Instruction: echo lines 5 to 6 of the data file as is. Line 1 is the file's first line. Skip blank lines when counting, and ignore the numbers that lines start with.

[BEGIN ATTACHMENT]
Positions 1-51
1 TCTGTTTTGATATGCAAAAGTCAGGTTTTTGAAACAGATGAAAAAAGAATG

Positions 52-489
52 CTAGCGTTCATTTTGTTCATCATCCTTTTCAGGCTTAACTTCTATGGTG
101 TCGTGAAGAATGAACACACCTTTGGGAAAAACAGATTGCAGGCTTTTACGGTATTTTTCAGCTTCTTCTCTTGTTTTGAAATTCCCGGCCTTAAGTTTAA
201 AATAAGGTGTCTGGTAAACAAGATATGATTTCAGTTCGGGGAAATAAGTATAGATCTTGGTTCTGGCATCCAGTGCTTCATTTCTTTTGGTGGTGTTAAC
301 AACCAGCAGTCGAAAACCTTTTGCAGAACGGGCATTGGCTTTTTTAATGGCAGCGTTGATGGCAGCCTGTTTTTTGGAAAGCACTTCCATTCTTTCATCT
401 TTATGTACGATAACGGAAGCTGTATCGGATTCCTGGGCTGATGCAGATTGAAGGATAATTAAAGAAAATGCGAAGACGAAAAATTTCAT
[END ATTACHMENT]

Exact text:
101 TCGTGAAGAATGAACACACCTTTGGGAAAAACAGATTGCAGGCTTTTACGGTATTTTTCAGCTTCTTCTCTTGTTTTGAAATTCCCGGCCTTAAGTTTAA
201 AATAAGGTGTCTGGTAAACAAGATATGATTTCAGTTCGGGGAAATAAGTATAGATCTTGGTTCTGGCATCCAGTGCTTCATTTCTTTTGGTGGTGTTAAC